Slovakia’s business environment is not improving in global comparisons. In fact, international rankings measuring the country’s level of competitiveness for investors show the contrary.
In September 2013, when Slovakia saw its seventh consecutive drop in the Global Competitiveness Report, government officials blamed entrepreneurs for being political and biased. Prime Minister Robert Fico dismissed the report and showcased the previous year’s result in the World Bank’s Doing Business ranking, which ranked Slovakia as the best in the Visegrad Group region. However, there is little about the results of the recently published 2014 Doing Business to be proud of, as Slovakia’s ratings have dropped in that as well.
“Times are not very merry for businesses,” Martin Vlachynský, analyst with the non-governmental think tank Institute of Economic and Social Studies (INESS), told The Slovak Spectator. Although there have been some marginal improvements of some administrative processes, “that was unfortunately more than outweighed by the influx of new regulations”, for instance, in the area of paying VAT, he explained.
While economic factors – mainly the government’s tax policy – play a role, Slovakia’s position in the competitiveness rankings really sank in the areas of law enforcement and the judiciary.
Slovakia traditionally receives its worst scores in most rankings in law enforcement, Vlachynský said.
“While in some areas, such as the gradual introduction of some electronic services, there has been an improvement, Slovakia’s neighbours are advancing faster, which then pushes Slovakia down in the rankings,” he added.
SLOVAKIA NO LONGER REGIONAL LEADER IN DOING BUSINESS
The quality of the business environment in Slovakia dropped according to the Doing Business ranking, which placed Slovakia 49th out of 189 countries in its 2014 edition, six spots lower than the previous year.
The results of the ranking, released in late October 2013, show that while in the previous edition Slovakia sat higher than its Visegrad Group neighbours, this year its position worsened even in the regional comparison.
Among the Visegrad Group countries, Poland was the only one to improve, moving up three places to 45th. Hungary fell slightly by two spots to 54th, and the Czech Republic’s position worsened by seven spots to 75th place. The absolute leader in business environment quality according to the World Bank’s ranking was Singapore, followed by Hong Kong and New Zealand.
Slovakia’s worst ranking was in the investors’ protection category, 115th, while Slovakia placed 108th in the category of starting a business, a 28-spot decline and the country’s most significant drop compared to its ranking in the 2013 edition.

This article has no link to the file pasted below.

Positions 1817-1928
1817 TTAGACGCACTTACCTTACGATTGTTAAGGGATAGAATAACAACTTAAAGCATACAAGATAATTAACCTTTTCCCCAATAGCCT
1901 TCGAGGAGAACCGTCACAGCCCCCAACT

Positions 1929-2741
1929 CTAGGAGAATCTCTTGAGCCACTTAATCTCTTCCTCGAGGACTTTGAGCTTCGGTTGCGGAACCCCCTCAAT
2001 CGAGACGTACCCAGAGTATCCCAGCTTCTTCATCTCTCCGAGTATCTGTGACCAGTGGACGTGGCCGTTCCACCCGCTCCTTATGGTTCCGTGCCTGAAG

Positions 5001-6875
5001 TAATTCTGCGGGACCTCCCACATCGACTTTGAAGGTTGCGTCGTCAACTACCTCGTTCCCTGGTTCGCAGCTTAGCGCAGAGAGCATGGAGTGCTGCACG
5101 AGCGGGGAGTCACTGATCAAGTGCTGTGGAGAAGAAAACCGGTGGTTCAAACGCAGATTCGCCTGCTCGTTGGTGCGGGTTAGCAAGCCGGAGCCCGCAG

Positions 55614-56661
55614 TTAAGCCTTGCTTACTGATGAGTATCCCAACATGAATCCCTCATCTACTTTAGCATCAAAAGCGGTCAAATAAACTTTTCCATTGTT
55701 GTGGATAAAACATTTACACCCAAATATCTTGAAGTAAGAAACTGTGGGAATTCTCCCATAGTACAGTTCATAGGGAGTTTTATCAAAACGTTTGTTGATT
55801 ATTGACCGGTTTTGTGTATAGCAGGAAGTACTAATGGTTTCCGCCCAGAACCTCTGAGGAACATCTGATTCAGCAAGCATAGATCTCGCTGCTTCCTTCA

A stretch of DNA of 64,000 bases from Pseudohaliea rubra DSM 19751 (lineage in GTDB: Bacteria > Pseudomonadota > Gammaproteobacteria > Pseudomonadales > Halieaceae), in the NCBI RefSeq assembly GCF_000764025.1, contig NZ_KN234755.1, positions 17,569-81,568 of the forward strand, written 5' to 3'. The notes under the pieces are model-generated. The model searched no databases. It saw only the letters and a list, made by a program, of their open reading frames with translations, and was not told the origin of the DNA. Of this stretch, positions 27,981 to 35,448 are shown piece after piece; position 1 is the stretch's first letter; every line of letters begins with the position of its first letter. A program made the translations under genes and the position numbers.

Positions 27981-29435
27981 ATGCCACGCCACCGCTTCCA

“The Slovak Republic made starting a business more difficult by adding a new procedure for establishing a limited liability company,” the ranking report published on the website of the project reads. It also mentions several changes in the area of employing workers, such as the reduced maximum cumulative duration of fixed term contracts, the increased minimum wage and the reintroduction of mandatory severance pay for workers with more than two years of service in the company.
Opposition MP Juraj Miškov blamed the current government for making the process of starting a business more complicated, longer and more expensive. While in New Zealand a company can be started in half a day, in Slovakia it takes 18.5 days and requires seven legal procedures, he told the TASR newswire.
Slovakia also earned a relatively low ranking in the area of paying taxes – 102. Paying taxes is now more costly for companies after the corporate income tax rate was increased and land appraisal values were adjusted, according to the report.
On the other hand, Slovakia placed 11th in the category of registering property, which is by far the country’s best ranking this year. It is, however, two spots lower than in 2013.
GOVERNMENT CLAIMS IT SEES THE PROBLEM
“Yes, it is an unpleasing evaluation, although we are obviously trying to take steps to improve the business environment,” Economy Minister Tomáš Malatinský said in response to Slovakia’s ranking, as quoted by TASR, adding that the worsened ranking is the price Slovakia had to pay for enacting public finance consolidation measures.
Finance Minister Peter Kažimír admitted he was angered by Slovakia’s performance in the ranking, saying that the Doing Business ranking “has its importance and it is to a large extent objectivised”.
Kažimír noted that Doing Business shows that Slovakia is weak in tax administration and tax collection.
“In this area we have never in history gotten better than 100th place,” Kažimír said, adding that it cannot be improved before the UNITAS system is completed and implemented.
The finance minister now believes a set of laws that the parliament recently discussed should help to improve businesses’ experiences in Slovakia.